I always thought that was weird. My kid was on some pretty heavy duty blood pressure medication to control a wonky heartbeat, and the nurse could give those as needed, but if the same kid had a headache she couldn't get a Tylenol.
    Mr. E I like you - you sound like a great teacher and a really great Dad

    I would not have made it through school with the painful periods I had without meds. There were times when I just had to stay home. My mother would make me hot Brandy which seemed to help. She'd be arrested for that today.

    To Mr. E all the other posters you amaze me with your common sense. I don't know how you do it. You jump through the hoops of the school's stupidity even at your own expense of wasted time. You must be very patient and kind people. You are better than I am.

    I can't wait to get my law degree. I would love to help put an end to this madness.

    Parents should be able to authorize their kids to do WHATEVER at school as long as it is legal and not overly disruptive. Taking an OTC medication is neither. Overdose on sunscreen or even Tylenol? Preposterous. The nurse just wants to sound important.

    I would fill out a form for every OTC that I could find on the shelf and in every brand and I'd make them wish they did not have one form for each. Then I'd pay all my friends to do the same thing....paid protestors. Then I would feed them a constant line about how all this new paperwork they've been buried in is really "for their own protection" "for their own good", you know it removes liability and so on. Then I would call on a weekly basis and make sure they had them on file because I think Little Suzie is coming down with something.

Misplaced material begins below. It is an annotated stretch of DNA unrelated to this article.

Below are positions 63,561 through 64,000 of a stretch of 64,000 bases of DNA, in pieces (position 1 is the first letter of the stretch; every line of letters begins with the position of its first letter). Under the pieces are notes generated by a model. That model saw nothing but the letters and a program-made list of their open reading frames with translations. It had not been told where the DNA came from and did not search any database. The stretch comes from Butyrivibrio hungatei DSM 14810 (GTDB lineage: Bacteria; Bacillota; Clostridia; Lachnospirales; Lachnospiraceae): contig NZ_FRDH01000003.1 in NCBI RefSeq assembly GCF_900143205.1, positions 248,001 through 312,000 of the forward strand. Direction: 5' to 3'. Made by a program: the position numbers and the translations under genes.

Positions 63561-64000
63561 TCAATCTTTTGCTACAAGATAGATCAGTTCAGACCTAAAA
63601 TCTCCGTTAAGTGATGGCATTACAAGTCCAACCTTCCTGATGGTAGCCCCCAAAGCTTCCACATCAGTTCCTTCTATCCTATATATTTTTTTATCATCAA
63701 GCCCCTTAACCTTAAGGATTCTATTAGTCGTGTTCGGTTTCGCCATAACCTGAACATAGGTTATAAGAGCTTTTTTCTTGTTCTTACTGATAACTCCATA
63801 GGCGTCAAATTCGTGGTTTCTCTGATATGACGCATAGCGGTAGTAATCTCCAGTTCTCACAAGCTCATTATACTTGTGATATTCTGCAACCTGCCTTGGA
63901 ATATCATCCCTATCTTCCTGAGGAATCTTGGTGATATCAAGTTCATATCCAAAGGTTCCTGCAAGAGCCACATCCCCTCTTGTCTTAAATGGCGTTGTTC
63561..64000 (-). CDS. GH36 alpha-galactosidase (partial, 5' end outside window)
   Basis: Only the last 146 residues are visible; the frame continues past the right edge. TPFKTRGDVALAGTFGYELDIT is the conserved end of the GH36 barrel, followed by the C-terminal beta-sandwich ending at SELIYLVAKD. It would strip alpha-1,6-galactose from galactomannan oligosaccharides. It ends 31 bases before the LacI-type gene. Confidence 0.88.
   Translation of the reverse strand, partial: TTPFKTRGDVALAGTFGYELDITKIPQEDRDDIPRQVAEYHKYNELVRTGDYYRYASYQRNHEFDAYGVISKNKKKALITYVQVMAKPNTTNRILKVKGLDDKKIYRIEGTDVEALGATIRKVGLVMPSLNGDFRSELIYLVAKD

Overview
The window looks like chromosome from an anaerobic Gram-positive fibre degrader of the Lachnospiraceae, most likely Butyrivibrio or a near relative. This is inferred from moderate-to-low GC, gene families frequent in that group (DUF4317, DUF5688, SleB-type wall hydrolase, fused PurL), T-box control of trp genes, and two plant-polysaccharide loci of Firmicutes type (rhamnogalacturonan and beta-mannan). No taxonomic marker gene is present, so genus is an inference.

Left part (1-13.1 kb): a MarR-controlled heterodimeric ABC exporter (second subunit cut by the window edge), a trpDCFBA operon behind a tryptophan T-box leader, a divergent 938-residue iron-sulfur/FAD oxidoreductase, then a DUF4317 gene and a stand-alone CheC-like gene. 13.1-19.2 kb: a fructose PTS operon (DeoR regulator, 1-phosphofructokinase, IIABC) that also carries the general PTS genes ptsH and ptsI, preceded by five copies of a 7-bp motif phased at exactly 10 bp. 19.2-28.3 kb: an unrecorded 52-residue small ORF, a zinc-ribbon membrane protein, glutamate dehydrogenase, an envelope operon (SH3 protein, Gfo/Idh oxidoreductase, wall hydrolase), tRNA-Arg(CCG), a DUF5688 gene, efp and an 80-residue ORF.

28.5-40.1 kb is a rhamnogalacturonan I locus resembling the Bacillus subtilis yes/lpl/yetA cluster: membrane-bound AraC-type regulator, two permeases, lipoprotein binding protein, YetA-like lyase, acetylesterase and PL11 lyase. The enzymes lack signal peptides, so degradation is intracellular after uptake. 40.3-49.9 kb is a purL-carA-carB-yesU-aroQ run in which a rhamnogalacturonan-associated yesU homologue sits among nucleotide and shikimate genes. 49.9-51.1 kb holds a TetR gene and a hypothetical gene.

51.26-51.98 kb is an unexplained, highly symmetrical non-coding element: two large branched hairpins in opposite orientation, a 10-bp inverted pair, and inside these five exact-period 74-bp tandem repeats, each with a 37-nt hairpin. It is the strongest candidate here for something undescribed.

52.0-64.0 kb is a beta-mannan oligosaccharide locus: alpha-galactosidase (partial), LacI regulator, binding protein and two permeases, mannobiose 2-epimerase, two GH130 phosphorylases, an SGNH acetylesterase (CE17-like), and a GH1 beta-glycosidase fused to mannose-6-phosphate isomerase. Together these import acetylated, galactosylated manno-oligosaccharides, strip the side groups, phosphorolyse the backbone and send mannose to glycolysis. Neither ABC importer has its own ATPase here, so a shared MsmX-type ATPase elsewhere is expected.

And then if ONE time they denied my child access to something, I'd sue their socks off.
    __________________
    Disclaimer: I have a JD, but I am not licensed to practice. Therefore, do not interpret anything contained in my posts as legal advice - they are my personal opinion only.